A judge has thrown out part of Michael Jackson's lawsuit against Universal Music, saying the star cannot claim royalties for records sold before 1994.
Jackson is involved in a number of legal actions
Mr Jackson had accused Universal of breaking a 1980 agreement to pay him royalties from his days in the Jackson 5 and as a solo artist between 1969-76.
He fell out with Motown, now owned by Universal, in 1976, and signed to Sony.
But the Los Angeles Superior Court judge did allow claims for breach of contract and accounting to stand.
The lawsuit is part of a long-running feud between Mr Jackson and the record company.
He alleges the label violated the 1980 deal to pay him royalties from his time at Motown.
Michael (centre) was the star of the Jackson 5
In the agreement, Mr Jackson forfeited royalties for tracks released before 1980, but not for unreleased material and songs used on best-of compilations.
The superstar said he had not been paid "a single dollar in royalties". He now wants the whole agreement made void and is seeking unspecified damages.
The Universal case is just one of a number of legal worries Mr Jackson is caught up in at the moment.
He is facing charges of child molestation, which are expected to go to trial later in the year.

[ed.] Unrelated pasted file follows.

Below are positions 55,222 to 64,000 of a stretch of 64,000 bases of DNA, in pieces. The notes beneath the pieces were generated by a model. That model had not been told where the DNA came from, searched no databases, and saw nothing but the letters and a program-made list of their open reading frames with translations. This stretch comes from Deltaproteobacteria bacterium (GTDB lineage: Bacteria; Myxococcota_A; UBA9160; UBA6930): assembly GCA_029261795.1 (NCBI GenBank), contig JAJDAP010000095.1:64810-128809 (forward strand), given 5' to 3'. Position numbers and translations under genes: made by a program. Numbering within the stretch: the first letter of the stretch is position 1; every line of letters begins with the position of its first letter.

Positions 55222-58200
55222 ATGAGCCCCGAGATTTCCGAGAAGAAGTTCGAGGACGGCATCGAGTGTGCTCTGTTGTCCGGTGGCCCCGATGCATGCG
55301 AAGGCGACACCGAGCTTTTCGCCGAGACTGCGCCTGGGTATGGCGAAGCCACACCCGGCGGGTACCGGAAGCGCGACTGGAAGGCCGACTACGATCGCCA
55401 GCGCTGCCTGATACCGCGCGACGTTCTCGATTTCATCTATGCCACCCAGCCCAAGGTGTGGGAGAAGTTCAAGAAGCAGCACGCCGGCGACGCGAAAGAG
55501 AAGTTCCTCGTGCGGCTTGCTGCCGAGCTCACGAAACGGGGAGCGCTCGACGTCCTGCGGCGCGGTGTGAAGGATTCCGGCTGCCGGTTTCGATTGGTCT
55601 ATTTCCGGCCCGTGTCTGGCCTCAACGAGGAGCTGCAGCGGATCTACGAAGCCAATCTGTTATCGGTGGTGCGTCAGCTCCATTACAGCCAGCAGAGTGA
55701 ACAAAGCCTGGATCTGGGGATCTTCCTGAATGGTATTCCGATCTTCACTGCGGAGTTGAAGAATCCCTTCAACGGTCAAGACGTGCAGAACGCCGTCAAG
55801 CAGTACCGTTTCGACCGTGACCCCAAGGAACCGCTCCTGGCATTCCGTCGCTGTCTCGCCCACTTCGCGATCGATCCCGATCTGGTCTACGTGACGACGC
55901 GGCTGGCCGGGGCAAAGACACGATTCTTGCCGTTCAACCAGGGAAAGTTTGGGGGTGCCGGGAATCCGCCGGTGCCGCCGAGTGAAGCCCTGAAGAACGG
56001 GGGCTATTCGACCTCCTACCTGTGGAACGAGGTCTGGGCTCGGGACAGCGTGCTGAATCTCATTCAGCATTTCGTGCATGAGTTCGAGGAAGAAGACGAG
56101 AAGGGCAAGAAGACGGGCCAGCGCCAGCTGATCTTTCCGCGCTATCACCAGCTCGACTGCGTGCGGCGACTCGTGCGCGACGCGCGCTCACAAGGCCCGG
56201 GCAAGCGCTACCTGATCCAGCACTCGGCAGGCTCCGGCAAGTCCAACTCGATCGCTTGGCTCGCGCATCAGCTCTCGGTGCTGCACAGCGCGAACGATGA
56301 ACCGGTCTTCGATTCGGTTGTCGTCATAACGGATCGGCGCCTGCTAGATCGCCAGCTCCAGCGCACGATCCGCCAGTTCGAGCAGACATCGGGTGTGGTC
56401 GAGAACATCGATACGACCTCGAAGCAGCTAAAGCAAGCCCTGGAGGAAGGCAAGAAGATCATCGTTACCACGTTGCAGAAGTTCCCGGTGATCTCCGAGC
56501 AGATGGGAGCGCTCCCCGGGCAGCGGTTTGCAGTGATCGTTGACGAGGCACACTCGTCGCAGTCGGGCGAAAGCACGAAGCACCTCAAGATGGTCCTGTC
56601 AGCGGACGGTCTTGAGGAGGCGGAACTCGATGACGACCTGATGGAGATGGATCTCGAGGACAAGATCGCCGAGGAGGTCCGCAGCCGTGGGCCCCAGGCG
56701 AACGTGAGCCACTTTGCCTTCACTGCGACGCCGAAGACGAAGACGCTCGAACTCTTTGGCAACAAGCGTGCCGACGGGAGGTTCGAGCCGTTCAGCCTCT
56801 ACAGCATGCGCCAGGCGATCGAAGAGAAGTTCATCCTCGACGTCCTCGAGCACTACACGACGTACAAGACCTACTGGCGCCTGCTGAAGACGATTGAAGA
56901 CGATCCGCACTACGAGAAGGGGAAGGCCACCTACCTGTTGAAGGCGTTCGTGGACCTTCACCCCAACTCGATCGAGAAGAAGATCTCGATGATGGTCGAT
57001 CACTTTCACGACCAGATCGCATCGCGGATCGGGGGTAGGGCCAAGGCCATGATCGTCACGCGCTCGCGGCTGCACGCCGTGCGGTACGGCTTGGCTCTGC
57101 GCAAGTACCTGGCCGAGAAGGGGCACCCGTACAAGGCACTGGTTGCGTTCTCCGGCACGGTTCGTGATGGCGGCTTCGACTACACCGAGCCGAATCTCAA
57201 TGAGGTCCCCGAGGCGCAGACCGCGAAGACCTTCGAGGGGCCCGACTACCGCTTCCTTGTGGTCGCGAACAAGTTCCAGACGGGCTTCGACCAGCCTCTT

He has pleaded innocent to seven counts of performing lewd or lascivious acts on a child under 14 and two counts of administering an intoxicating agent.
Mr Jackson is also suing a man for more than $10m (£5.4m), claiming he is illegally selling the star's private property.
He is accusing Henry Vaccaro of obtaining letters, pictures and lyrics belonging to him through a bankruptcy sale involving the singer's parents in 2002.
Mr Jackson's lawyers are arguing the items were not included in the bankruptcy and should not have been sold.
Meanwhile, music channel VH-1 has commissioned an unauthorised movie about Michael Jackson, with casting under way to find an actor to take the lead role.
Tentatively titled Family Values, it will cover his life from his Thriller days to his current situation.